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Tax on UK Military Pension

964ST

Old-Salt
My Army pention is payed into the local Sparkasse since 2009 when I finished my service Here in Germany.
I then immediately started working for NAAFI which was a tax free income. Since last year I am unemployed but doing a 2 year training package in Germany.
So far I have paid zero tax in Germany but on my bank statements it just states that it’s law to declare any income over 12000 euros a year to the tax man.
what I am aware of is as soon as I do start a regular job the tax man will add my pention together with my income and adjust the tax code accordingly.
i am also aware that you are not obliged to fill in a tax return unless you are. Self employed but as soon as you fill one in on e you must carry on filling them out every year.
I am not self employed but registered as living in Germanland, I also pay German tax at an attrocially high rate (I am Steuer class 5 because my wife earns more than me and she pays class 3 so if we combined our incomes it would be collectively less tax to be paid). I have never freely done any Tax returns, BUT I do get a timely reminder every year that me as head of the household have a certain amount of time to submit the combined Tax returns of both myself and my wife, or I will receive a fine and still have to send them a tax return.
 
Don't you have to declare it as part of your income declaration to the FZA
What the eye does not see, the heart does not grieve.
Apart from which, that money is tax liable in Britain, no ifs, no buts and no maybes. There is also the matter of a tax treaty between Gt Britain and the Federal Republic of Germany which limits tax liability to one country only. It's either all British every single penny or it's all German ever single Pfennig, cent, taler or whatever.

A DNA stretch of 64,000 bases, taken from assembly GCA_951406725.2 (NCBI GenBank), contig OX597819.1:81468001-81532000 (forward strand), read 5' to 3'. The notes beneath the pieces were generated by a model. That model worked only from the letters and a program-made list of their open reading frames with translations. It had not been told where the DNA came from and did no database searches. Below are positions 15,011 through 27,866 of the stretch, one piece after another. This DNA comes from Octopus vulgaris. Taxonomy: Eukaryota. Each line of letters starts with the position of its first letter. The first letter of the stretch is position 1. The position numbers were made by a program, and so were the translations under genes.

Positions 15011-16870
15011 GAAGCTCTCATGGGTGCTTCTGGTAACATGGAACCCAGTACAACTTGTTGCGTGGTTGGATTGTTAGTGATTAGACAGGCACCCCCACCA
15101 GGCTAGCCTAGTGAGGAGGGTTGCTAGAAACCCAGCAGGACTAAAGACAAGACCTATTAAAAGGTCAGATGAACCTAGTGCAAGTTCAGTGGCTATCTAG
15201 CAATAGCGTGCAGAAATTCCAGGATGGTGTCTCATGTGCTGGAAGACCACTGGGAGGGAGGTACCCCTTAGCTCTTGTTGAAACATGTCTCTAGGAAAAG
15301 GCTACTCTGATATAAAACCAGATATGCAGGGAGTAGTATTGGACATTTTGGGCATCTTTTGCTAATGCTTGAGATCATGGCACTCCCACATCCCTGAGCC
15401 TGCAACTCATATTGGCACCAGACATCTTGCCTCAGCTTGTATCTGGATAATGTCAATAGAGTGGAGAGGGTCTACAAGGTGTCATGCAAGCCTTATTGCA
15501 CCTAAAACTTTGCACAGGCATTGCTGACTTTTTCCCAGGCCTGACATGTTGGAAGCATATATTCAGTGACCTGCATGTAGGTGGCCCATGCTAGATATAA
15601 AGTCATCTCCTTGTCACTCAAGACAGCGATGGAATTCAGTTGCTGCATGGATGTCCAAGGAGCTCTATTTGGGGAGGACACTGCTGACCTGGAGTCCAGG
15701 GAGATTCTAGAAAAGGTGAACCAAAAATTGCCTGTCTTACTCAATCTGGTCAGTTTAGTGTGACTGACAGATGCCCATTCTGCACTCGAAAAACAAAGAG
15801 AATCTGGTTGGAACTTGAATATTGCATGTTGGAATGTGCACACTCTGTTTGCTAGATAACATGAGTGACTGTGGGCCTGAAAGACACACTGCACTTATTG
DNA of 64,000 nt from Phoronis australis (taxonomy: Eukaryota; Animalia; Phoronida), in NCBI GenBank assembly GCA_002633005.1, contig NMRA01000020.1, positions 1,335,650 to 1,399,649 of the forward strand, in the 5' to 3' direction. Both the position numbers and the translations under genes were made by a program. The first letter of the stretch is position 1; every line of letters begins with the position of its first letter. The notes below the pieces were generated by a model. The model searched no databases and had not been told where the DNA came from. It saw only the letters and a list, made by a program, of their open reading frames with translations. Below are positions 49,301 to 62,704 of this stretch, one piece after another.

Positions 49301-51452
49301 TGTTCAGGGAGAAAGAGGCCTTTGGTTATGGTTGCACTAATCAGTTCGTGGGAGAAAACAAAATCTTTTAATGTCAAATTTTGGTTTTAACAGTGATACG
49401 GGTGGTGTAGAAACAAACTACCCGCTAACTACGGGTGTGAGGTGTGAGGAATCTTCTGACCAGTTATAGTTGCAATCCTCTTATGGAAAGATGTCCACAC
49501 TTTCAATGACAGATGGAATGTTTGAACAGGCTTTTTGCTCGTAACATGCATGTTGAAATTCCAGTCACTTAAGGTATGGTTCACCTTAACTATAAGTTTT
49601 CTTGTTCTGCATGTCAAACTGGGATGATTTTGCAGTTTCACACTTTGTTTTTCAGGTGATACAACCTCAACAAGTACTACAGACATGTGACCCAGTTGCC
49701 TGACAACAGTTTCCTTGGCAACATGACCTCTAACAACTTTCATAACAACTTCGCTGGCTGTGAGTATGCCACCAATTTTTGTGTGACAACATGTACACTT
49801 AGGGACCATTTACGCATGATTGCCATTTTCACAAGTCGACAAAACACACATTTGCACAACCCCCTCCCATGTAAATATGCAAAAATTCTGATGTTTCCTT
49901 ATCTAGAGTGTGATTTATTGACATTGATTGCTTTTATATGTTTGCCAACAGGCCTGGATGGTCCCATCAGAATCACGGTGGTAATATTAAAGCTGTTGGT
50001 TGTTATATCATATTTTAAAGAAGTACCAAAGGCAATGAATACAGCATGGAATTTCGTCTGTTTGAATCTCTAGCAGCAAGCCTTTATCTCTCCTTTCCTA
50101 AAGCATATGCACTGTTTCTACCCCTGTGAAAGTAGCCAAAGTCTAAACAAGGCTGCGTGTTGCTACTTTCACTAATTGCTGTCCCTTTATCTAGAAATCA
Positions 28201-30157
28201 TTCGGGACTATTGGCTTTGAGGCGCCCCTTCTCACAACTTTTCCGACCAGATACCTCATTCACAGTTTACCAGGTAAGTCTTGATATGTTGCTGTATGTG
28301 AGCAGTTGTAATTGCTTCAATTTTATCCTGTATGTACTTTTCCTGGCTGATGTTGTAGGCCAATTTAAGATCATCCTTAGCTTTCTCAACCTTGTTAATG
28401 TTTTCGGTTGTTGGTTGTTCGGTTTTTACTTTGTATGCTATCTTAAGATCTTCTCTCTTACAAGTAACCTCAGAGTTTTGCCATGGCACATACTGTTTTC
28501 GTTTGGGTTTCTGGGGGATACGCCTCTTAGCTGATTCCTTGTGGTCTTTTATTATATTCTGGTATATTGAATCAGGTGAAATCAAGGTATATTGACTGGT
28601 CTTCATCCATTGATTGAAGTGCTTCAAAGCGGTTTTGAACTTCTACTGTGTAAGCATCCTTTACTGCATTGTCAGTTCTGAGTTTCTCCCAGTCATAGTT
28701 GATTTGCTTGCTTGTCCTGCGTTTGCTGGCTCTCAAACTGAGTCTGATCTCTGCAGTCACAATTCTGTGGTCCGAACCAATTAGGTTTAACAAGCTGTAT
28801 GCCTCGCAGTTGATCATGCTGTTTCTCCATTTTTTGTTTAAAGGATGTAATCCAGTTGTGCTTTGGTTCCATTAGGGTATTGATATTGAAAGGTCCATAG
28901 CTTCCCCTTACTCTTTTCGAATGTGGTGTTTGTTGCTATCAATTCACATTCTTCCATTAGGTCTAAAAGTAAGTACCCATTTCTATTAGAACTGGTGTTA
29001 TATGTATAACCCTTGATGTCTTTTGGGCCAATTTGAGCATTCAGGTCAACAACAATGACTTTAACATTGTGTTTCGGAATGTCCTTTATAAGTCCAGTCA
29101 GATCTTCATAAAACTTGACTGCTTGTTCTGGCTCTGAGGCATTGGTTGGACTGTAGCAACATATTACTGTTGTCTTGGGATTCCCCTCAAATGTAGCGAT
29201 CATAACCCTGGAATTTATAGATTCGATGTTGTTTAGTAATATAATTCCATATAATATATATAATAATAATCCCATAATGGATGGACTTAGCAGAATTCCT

There's been enough dribble written on Arrse about sharing taxes or one party taking a small percentage to make up for an imaginery loss.
I was a member of a Lohnsteuerhilfeverein for many years and got qualified advice on all income tax matters, so I feel confident that I have done everything correctly.
For the 964STs benefit there is also the matter of Krankenversicherung. For reasons which I do not understand my health insurance doesn't take any contribution from my State Pension, not that I'm complaining.
 
I can state from experience (in retrospect) that
YES! You must declare your UK paid Military Pension on your German Tax Return when you submit it to the Finanzamt (it has some sort of weird name like ”Progression Vorbehalt” or something like that).
Mum finally got a pension from the Germans on the war service basis, cos she had to do her Landservice In the labour force and worked for a major in the Black Forrest. Upshot was they wanted the ins and outs and her cousin looked after that side for her. But she also had to declare it here.
 
True, but tax authorities have a rather crass habit of talking to each other with an alacrity they never seem to display in the case of the wealthy.
True. But that could be that the wealthy have lawyers who can make life hard for tax authorities who are getting a bit necky, whereas plebs like me would be inclined to cave in rather than risk the high costs of an appeal.